CORVALLIS, Ore. - The first recipients of Oregon State University's Mason Prize for Integrity and Moral Courage are Cristina Eisenberg and Daniel Donato, graduate students in the OSU College of Forestry.
The prize, which includes an honorarium of $1,000 to each recipient, is designed to "honor, encourage, and empower people at Oregon State University whose work demonstrates academic virtues." It was created earlier this year and will be administered by OSU's Spring Creek Project for Ideas, Nature, and the Written Word.
"With their studies of the significance of wolves to healthy ecosystems, and the effects of logging on the recovery of burned forests, these young scientists demonstrate the importance of sound science to controversial public policies," the presenters said in their award citation.
Donato was a co-author of a 2006 publication in the journal Science about the effectiveness of natural tree recovery following the devastating 2002 Biscuit Fire in southwest Oregon.
"With his published research, his testimony in public hearings, and his reasoned defense of his scientific data in a variety of other settings, Daniel demonstrated not only courage, but a case study of the importance of peer review, research protocols, and open scientific debate to the power of science to provide useful and reliable information," the award citation said.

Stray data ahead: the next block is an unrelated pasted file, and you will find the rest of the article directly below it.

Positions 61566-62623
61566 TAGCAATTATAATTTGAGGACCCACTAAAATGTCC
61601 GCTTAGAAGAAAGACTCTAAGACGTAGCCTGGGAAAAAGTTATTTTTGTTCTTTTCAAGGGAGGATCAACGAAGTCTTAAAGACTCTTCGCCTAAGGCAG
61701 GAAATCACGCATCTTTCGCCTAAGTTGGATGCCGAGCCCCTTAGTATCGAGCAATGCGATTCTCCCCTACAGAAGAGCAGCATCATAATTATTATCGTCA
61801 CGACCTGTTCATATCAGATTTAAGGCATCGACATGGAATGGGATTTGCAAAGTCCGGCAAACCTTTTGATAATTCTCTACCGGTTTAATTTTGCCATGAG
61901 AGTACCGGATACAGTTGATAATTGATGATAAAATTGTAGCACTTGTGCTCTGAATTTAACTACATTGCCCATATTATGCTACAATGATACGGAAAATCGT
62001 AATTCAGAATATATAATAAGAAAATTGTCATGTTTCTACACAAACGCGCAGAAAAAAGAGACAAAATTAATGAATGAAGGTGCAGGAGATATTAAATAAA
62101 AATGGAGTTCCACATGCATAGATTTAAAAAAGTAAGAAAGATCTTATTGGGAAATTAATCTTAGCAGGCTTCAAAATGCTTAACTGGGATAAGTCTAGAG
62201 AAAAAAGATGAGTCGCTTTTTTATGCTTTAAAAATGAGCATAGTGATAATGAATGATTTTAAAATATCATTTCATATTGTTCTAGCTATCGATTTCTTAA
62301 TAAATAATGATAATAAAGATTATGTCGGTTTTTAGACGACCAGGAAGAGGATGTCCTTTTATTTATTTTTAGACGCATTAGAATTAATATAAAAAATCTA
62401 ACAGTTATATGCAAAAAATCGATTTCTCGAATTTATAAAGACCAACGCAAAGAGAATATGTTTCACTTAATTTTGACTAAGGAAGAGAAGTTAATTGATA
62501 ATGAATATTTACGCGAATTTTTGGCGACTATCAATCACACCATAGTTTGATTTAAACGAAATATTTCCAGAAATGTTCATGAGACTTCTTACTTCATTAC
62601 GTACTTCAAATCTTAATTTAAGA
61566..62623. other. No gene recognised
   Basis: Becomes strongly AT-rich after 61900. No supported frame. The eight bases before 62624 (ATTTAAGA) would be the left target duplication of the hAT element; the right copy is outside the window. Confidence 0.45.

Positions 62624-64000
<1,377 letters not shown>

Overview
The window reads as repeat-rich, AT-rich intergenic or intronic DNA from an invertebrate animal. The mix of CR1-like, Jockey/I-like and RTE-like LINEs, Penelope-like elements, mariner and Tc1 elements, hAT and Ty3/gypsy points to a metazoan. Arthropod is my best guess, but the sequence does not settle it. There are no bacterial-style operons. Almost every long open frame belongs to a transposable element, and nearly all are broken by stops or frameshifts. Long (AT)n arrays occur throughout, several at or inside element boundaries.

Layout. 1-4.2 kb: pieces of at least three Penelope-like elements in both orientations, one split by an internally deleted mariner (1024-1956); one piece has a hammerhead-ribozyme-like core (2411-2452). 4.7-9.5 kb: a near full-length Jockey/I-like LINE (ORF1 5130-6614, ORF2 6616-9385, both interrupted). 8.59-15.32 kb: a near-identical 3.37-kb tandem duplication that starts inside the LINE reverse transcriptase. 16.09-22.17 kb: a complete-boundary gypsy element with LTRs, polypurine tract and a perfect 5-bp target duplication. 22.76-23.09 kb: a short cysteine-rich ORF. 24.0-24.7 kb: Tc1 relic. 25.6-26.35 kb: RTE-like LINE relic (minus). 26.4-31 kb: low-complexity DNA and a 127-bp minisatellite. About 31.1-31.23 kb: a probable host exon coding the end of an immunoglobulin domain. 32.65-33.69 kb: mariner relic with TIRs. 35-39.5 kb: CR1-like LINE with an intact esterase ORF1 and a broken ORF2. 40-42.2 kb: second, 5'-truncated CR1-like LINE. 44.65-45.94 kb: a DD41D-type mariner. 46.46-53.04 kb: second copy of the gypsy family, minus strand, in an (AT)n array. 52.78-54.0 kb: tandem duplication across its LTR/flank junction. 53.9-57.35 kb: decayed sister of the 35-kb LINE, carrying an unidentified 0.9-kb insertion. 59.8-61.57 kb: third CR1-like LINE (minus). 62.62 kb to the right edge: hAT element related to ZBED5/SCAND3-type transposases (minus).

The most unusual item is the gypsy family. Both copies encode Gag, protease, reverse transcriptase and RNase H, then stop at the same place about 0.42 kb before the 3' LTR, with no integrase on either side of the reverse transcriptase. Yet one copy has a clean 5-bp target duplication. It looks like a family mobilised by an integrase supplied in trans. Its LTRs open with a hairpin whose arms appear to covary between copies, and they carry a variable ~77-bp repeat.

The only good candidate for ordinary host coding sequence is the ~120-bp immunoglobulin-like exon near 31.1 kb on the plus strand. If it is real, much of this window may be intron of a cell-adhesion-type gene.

Eisenberg has also done research in a controversial arena, the "trophic cascades" of debilitating ecological effects that may occur when wolves or other large predators are removed from the ecosystem. She is writing a book on the topic, "Landscapes of Hope: Trophic Cascades and Biodiversity." Eisenberg, as head of the Graduate Students Association in the College of Forestry, was also a key defender of academic freedom during the public and academic debate over Donato's publication.
The paper published in Science on post-fire recovery "generated a great deal of controversy" in the College of Forestry, across the university and nationally, said Barbara Bond, a professor of forest ecology. Many of the "most rational and healing voices" came from the graduate students, Bond said.
"Among these voices, Dan Donato's and Cristina Eisenberg's were particularly clear and courageous," Bond said. "It fills me with hope for the future, the way these smart young people were able to respond to this crisis."
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Kathleen Dean Moore,